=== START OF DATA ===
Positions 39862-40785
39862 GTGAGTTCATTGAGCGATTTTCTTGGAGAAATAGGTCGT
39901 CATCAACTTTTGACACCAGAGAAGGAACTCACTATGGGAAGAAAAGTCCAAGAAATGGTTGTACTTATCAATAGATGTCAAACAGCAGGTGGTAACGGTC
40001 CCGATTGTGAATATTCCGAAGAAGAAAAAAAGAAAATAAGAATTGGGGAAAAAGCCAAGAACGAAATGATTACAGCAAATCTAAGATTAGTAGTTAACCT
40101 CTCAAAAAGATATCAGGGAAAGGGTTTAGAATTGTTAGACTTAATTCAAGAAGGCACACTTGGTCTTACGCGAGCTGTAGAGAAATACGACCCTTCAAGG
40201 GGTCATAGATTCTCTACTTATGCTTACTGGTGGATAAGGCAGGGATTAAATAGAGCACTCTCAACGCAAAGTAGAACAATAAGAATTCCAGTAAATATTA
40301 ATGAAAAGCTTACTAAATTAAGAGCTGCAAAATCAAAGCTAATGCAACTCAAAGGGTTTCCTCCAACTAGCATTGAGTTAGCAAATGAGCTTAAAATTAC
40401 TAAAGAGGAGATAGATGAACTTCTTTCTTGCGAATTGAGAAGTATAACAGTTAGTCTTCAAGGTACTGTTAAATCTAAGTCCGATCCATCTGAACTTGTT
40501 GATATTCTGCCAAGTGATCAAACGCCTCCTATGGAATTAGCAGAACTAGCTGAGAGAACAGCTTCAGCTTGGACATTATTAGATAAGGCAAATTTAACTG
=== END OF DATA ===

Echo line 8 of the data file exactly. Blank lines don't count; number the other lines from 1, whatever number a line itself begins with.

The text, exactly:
40401 TAAAGAGGAGATAGATGAACTTCTTTCTTGCGAATTGAGAAGTATAACAGTTAGTCTTCAAGGTACTGTTAAATCTAAGTCCGATCCATCTGAACTTGTT